Maurizio holds a Bsc (Hons) and PhD in Microbiology and has published approximately 50 documents including journal publications, book chapters, books and policy-related papers. He has attracted over AU$3 million dollars in external funding and leads a research group with core expertise in bacterial evolution with a strong focus on lateral gene transfer, the mechanism by which bacteria share genetic information. His research groups’ broad goal is to apply their core expertise in bacterial evolution to address One Health problems that straddle environmental, medical (e.g. antimicrobial resistance) and agricultural sciences (e.g. diseases affecting aquaculture).
Over the last 5 years, Maurizio has expanded his research activity to include One Health principles – a concept that recognises the links between human, animal and environmental systems in infectious disease and therefore, requires approaches to be multidisciplinary. As a result, he has led or participated in highly collaborative research that integrates expertise across multiple disciplines including microbiology (medical and environmental), eco-toxicology, microbial ecology, aquaculture, veterinary science, social sciences (including human geography) and decision-making, policy development and One Health governance. He has engaged with the Australian Federal Government unit responsible for Antimicrobial Resistance policy making in order to address explicit knowledge gaps they identified. In addition, he has engaged with the NSW Department of Primary Industries and associated oyster farmers to address infectious diseases affecting the industry. His capacity to work across the field of bacterial evolution and applied human/policy sciences provides him with a unique capacity to draw links between human behaviour and infectious disease problems and subsequently to generate effective policy responses, ensuring his research engages with end-users and has an impact.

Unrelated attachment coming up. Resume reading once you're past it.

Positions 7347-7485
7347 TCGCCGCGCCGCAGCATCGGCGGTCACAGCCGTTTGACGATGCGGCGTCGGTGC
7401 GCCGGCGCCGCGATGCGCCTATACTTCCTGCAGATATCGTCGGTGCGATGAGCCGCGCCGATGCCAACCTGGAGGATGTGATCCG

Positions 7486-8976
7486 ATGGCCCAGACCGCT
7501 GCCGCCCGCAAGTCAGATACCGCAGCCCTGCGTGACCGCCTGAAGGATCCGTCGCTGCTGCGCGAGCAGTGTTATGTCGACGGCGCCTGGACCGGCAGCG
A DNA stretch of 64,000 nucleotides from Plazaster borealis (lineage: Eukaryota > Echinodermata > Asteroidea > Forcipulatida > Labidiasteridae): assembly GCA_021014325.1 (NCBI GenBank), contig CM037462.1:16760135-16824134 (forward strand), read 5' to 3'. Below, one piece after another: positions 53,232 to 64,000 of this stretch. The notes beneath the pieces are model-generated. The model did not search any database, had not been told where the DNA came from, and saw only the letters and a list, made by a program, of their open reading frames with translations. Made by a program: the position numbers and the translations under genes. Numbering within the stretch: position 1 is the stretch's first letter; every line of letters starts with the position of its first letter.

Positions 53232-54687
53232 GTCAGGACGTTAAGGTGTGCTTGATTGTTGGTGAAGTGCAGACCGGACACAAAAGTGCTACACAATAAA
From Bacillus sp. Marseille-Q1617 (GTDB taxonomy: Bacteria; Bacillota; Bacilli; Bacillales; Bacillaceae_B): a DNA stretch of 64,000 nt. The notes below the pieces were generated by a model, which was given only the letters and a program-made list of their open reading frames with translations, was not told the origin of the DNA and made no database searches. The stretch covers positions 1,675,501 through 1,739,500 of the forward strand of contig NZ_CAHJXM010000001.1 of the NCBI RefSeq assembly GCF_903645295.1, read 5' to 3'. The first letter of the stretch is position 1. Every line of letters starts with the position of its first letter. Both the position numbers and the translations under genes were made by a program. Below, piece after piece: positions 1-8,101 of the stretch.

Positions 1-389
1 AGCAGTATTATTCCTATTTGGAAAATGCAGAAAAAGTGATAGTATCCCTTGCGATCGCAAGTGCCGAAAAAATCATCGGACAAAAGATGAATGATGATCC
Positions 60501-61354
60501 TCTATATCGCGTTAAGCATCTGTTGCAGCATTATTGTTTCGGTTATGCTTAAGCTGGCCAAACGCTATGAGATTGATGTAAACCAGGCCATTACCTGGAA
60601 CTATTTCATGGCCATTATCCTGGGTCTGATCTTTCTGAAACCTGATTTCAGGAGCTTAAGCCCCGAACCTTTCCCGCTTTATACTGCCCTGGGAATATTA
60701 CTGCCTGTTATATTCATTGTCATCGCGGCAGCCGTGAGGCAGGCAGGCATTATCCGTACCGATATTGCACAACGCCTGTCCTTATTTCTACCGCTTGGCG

Maurizio’s research in antimicrobial resistance is recognised nationally and internationally. He is an advisor on the board for Global Alliance for Infections in Surgery and was Rapporteur at the 2016 Australian Academy of Sciences Theo Murphy High Flyers Think Tank. He contributed a commentary to the AMR Control 2017 book alongside contributors such as the World Bank Group and The Federal Republic of German Ministry and engaged in public outreach including the publication of two articles in The Conversation on antibiotic resistance. He has been invited to be on the Scientific Advisory Committee and Local Organising Committee for Global Health Security 2019 in Sydney.
The One Health concept recognises that the health of humans is closely linked to the health of animals (wild and food-producing) and the wider environment (urban and natural). It a concept that aids in the understanding of how disease-causing microorganisms (pathogens) emerge and spread resulting in infectious outbreaks in not only humans but also animals and plants. The emergence of pathogens is complex and is often preceded by the convergence of numerous factors entitled the “perfect microbial storm” – these factors sit within or across one or more of the human, animal and environment domains. Due to the complexity of pathogen emergence, interventions require stakeholders across disciplines and sectors to work together in a multidisciplinary approach or a One Health approach. This teaching seminar will expose students to the concept of One Health and a One Health approach and will help them understand the complexity of infectious disease using three examples. It will prime students to look at infectious diseases through a One Health lens and help them develop skills in generating interventions that can be implemented not only after but prior to an infectious outbreak thus reducing the risk of them occurring in the first place.